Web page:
The superfluid is assumed to be homogeneous, and so the fluid variables are expanded to linear order, ρ = ρ_{0} + δρ, S = S_{0} + δS, u_{s} = δu_{s}, and so on. The linear equations are
These can be combined into two coupled equations for δρ and δS;
The “0” subscript indicates that the quantity is evaluated at the background level. As expected, there are scaledependent pressure terms that inhibit the growth of mass density and entropy perturbations, but in the entropy equation there are additional effective pressure terms that further reduce entropy perturbations. These are due to thermal counterflow and depend on the superfluid fraction, vanishing in the fully normal fluid limit. It must be noted that the critical velocity v_{c} is not included in the present approach, but the effect of this on linear theory is considered further in Sect. 4, as well as in Sect. 5 using numerical simulations.
Writing δρ = αρ_{0}, and Fourier transforming into momentum (k) and frequency (k_{0}) space, the solutions of the kmodes α_{k} are found:
where the dispersion relation is
and
The dynamical friction is given by the change in the energy of the perturber,
where M and V are the mass and velocity of the perturber, and Φ_{α} is the gravitational potential of the background fluid,
This is readily found in kspace,
which can be Fourier transformed back into positionspace to give the dynamical friction,
Approximating the perturber as a point particle moving along the zaxis with constant velocity V,
or in kspace
yields the expression for the dynamical friction as
Equation (41) can be tackled by extending the k_{0}integral into the complex place and closing it in the upper half plane (assuming t > 0), meaning that contour integration can be used. The poles are pushed slightly off the real line by the prescription ω_{k±} → ω_{k±} + iϵ, and only the residual of the poles inside the contour contribute to the integral. Taking the limit ϵ → 0^{+} after integrating gives the dynamical friction as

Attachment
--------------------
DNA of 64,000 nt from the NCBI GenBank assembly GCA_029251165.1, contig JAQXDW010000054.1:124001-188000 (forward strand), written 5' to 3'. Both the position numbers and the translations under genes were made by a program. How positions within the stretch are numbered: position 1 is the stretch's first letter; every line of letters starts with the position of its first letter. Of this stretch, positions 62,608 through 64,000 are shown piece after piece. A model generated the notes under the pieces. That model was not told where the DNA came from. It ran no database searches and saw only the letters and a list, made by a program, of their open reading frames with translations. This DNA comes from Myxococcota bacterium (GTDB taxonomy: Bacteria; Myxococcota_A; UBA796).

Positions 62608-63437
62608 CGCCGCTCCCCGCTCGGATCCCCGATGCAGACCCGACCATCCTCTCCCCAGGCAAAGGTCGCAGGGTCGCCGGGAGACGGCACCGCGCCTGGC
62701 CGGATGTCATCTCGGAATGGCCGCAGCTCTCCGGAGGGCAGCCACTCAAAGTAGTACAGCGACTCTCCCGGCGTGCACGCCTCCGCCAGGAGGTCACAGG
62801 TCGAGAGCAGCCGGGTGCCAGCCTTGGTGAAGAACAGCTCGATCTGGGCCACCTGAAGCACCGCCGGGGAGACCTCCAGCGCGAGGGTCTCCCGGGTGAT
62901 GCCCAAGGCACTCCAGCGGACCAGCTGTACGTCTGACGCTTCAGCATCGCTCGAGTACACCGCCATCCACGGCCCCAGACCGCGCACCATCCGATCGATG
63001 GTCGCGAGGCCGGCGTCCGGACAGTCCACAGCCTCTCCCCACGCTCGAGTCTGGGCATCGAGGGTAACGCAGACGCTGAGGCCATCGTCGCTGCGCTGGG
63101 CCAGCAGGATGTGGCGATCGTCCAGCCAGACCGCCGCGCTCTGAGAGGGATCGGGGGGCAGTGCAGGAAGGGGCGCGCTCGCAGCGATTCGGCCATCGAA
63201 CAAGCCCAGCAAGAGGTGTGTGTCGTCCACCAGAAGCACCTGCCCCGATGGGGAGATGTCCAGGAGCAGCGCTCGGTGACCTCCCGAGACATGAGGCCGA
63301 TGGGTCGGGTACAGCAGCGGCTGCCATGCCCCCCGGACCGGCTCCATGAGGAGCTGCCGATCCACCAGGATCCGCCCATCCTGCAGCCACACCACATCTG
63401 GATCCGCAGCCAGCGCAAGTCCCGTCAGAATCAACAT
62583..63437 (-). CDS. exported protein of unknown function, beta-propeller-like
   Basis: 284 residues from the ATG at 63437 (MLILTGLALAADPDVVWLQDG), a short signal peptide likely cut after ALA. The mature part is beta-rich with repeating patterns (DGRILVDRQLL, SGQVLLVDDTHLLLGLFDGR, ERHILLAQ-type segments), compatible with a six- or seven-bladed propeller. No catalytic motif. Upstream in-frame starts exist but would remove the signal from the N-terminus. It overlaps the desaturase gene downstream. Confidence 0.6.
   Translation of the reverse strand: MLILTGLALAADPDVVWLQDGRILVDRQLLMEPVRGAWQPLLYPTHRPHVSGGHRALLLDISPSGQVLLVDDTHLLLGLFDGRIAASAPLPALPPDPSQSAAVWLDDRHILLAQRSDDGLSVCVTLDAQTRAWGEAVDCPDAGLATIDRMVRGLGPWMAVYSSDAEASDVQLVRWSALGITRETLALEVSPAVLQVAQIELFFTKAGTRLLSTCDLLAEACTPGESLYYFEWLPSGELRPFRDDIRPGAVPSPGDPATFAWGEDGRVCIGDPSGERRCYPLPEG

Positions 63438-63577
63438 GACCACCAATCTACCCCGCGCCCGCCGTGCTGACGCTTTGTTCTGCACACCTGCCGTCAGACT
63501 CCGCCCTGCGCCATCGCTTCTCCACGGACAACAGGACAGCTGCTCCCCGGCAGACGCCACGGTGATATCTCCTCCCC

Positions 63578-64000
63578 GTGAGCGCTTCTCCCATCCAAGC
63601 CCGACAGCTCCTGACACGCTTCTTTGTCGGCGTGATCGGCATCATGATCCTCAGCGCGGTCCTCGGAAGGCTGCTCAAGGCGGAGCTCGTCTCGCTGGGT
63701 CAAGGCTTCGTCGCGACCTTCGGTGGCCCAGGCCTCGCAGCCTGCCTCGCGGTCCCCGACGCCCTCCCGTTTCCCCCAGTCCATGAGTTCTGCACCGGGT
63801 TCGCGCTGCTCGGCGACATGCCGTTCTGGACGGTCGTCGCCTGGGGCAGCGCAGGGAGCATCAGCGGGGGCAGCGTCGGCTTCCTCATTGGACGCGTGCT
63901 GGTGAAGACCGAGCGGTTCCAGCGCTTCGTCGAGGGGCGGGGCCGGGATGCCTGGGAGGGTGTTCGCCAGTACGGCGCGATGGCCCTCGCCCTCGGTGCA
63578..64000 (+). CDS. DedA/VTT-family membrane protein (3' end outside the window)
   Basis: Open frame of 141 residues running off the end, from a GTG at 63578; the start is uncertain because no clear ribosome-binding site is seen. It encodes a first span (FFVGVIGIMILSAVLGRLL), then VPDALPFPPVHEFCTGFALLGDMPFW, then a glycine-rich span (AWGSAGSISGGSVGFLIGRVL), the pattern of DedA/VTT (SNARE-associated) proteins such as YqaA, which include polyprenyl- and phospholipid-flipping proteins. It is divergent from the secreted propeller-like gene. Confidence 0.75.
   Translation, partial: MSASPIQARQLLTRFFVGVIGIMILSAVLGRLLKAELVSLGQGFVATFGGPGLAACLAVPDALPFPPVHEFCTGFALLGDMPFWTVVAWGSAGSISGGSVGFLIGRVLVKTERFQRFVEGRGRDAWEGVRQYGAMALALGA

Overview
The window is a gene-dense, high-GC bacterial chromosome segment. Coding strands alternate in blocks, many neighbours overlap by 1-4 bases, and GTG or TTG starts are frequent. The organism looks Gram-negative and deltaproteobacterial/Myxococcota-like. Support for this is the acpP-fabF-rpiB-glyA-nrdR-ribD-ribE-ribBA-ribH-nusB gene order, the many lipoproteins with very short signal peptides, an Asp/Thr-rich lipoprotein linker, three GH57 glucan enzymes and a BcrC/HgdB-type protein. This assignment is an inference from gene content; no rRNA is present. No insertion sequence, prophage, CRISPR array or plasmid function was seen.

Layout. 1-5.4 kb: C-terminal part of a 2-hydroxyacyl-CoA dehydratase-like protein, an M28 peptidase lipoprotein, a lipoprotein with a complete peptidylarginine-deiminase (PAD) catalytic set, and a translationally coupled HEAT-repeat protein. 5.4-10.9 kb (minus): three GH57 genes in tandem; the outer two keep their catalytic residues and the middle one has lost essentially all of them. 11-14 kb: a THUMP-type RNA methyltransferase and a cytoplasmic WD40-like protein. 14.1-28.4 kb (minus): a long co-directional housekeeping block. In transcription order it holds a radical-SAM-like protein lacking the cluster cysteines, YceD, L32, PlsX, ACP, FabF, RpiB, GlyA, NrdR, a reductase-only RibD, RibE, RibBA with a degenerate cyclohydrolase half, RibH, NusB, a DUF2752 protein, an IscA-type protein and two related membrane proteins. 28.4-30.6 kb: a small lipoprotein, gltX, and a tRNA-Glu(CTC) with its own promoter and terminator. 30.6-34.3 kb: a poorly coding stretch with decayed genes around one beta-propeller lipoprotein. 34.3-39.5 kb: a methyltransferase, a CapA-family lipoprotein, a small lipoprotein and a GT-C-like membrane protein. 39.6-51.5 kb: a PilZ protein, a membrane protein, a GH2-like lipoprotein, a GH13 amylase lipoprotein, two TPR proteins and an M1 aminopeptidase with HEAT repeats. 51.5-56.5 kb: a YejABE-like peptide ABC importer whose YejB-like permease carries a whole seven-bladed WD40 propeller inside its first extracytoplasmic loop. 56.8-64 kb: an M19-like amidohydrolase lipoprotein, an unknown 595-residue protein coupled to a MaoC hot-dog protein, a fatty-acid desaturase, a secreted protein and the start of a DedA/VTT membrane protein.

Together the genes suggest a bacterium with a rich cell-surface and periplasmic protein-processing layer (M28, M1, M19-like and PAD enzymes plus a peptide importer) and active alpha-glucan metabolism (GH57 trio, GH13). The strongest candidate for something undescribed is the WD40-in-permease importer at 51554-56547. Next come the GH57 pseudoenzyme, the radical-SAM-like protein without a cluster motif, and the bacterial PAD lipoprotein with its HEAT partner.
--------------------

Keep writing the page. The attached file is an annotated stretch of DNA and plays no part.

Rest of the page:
Spherical polar coordinates are adopted for the integral over momentum, with the polar angle θ defined as the angle relative to the direction of propagation, the zaxis, and the force is evaluated at the position of the perturber, . The integrand is independent of the azimuthal angle, but depends on the polar angle through k_{z} = kcos θ. Integrating over the azimuthal angle therefore gives a factor 2π, while the polar angle in combination with the δfunction fixes the exponentials to one and places upper limits on the momentum, , where satisfies kV = ω_{k±}. Further constraints are placed on k: The remaining kintegral is bounded by the finite sizes of the perturber and the cloud it moves through, R_{max} = R_{cloud} and R_{min} = R_{pert}, otherwise both ultraviolet (UV) and infrared (IR) divergences may be encountered, because the perturber is modeled as a point particle, and the background fluid as infinite and uniform. We must also have , where is the minimum momentum for which ω_{k±} are real. At small k, or, equivalently, large scales, where ω_{k±} become complex or imaginary, the background cloud will be gravitationally unstable and deform. We denote as a general measure the upper limits in k for the two terms in Eq. (42) by , and the lower limits by . Inserting the expression for ω_{k±} and using that C_{4} − A = C_{1}, the dynamical friction becomes
There is an implicit criterion that , otherwise the integral is zero.
Equation (43) can be solved analytically, but its expression is not particularly enlightening. Instead, we focus on a few limiting cases for which the force reduces to a simplified form; zero temperature, the fully normal fluid, small velocities, and no selfgravitation.
3.1. Zerotemperature limit
Taking the limit T → 0 (under the assumption that terms such as S^{2}ρ_{s}/ρ_{n} go to zero as well) yields one band for the dispersion relation,
where the sound speed at zero temperature is
The dynamical friction becomes
with
3.2. Normal fluid limit